Fourteen years have gone by, and what have we learned?
Almost immediately, we learned that Islam was a religion of peace. We learned that, despite the explicit statements of the 9/11 hijackers and plotters explaining and justifying their actions by reference to the Qur’an and Muhammad’s example, those hijackers and plotters were not actually motivated by Islamic texts and teachings, which are entirely benign and, indeed, beneficial for mankind.
We have learned that anyone who thought that jihadis’ statements invoking Islamic texts and teachings to justify their actions and make recruits among peaceful Muslims was linking Islam to terrorism, which was an intrinsically bigoted action.
We have learned that those who thought that some effort should be made to ensure that the Islamic texts that the jihadis invoked were not being taught in American mosques were nativists following in the footsteps of the Know-Nothings, the Ku Klux Klan, and Deep South lynch mobs.
We have learned that it was racist to be too concerned about jihad terror plotting and activity.
We have learned that if we can set aside our bigotry and racism, we will face a glorious multicultural future in which Muslims will significantly enrich our nation, as they have throughout its history.
We have learned that Islam has been responsible for the best discoveries and scientific innovations in history, and that we should encourage an Islamic presence in the U.S., as that presence is entirely benign, and no care need be taken to determine whether or not Muslim immigrants are members of jihad groups, as such groups are only a tiny minority of extremists.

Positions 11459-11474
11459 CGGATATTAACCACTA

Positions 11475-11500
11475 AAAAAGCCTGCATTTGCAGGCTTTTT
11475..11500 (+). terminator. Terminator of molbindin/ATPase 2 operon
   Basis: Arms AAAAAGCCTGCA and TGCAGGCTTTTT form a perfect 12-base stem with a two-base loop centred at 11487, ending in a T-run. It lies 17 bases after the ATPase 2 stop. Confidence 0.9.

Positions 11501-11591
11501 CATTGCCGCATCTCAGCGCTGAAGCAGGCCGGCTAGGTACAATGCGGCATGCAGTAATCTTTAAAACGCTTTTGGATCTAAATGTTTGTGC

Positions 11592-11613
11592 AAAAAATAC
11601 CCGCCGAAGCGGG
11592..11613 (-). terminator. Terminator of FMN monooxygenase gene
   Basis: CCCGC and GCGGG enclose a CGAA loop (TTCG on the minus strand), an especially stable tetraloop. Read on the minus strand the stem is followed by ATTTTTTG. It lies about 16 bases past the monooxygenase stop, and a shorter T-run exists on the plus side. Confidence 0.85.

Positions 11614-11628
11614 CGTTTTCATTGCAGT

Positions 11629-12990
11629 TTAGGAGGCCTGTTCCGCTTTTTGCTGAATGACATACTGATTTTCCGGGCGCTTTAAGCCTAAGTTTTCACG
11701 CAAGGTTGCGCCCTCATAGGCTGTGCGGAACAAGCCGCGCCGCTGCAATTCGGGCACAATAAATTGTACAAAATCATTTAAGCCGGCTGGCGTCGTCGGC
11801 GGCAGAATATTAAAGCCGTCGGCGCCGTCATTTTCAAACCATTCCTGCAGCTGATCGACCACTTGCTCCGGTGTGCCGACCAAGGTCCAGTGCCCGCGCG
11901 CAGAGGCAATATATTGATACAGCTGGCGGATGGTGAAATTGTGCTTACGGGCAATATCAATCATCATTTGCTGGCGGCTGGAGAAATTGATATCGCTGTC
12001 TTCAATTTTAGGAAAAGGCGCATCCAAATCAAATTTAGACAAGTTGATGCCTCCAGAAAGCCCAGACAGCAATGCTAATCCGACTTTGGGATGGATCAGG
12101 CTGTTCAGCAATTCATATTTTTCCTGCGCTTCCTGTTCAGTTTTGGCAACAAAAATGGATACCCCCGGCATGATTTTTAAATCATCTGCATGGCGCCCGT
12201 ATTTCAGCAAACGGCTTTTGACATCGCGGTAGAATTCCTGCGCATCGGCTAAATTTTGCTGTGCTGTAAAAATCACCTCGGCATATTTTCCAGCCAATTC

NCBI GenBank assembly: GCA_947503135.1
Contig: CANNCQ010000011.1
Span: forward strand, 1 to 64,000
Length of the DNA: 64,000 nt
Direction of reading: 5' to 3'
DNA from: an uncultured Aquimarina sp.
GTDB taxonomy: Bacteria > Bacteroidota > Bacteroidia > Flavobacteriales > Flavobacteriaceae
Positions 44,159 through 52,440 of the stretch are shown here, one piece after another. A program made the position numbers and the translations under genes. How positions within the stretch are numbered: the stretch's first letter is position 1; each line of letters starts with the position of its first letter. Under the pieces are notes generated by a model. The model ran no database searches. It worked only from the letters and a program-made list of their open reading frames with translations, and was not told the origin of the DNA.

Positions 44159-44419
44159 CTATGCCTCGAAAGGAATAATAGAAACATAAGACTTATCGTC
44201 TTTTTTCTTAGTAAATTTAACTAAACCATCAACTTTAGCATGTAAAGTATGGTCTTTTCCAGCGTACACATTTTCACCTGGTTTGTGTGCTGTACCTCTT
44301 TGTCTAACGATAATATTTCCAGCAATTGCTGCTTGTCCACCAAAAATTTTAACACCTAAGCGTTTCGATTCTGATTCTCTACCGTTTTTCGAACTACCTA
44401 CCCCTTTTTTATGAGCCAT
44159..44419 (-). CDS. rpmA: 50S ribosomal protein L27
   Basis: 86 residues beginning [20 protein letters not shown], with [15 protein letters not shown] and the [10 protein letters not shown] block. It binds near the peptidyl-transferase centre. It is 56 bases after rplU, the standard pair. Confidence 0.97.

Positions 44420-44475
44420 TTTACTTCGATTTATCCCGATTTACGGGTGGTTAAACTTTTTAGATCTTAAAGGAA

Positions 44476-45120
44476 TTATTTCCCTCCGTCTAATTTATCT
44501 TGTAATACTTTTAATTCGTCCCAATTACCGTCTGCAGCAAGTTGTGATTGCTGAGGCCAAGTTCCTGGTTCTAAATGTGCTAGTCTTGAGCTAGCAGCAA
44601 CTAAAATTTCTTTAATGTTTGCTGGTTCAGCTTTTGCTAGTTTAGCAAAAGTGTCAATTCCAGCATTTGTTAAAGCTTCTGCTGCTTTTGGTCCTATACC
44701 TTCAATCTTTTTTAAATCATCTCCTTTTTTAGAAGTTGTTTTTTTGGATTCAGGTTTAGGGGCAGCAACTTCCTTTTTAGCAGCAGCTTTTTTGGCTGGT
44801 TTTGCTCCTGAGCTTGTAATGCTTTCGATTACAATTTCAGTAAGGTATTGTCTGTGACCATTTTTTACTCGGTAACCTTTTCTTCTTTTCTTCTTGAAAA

We have learned that if we simply give Muslim communities a sufficient amount of money and economic opportunity, and adjust our foreign policy to eliminate the aspects of it that target Muslims, the jihad will melt away.
We have learned that the real victims of jihad terror attacks were Muslims, for they must suffer from the “Islamophobic backlash” that follows every jihad attack and foiled jihad plot, even though FBI statistics show that such “backlash” is essentially nonexistent and anti-Semitic attacks are much more frequent than “Islamophobic” ones.
We have learned that the threat of “right-wing extremists” is a far greater threat than that of the global jihad, and that Islamophobia is a much greater threat to the U.S. than jihad terror, even though “right-wing extremists” have no ideology, goal, global network, financing, terror training camps, or recruitment infrastructure.
We have learned that law enforcement counter-terror efforts in Muslim communities are hateful and bigoted, in that they single out a single community for scrutiny, when everyone knows that extremism is found in all communities: Amish, Mennonite, Unitarian Universalist, what have you.
We have learned that hate speech is not free speech, and that whatever is deemed hate speech does not enjoy First Amendment protection, and that much, if not all, counter-terror material, especially that which explores the stated motives of the jihadis, is hate speech and should be forcibly suppressed.
We have learned that when Islamic jihadis threaten us with death for doing or saying things that they say offend them, we should immediately stop doing and saying those things. To do otherwise would be needlessly provoking the jihadis, such that the ensuing jihad murders would be entirely the victims’ fault.
We have learned, in sum, what Muhammad Atta told the people on the plane he had hijacked on 9/11: “Stay quiet and you’ll be okay.” That has become the motto of the United States, and may well be its epitaph.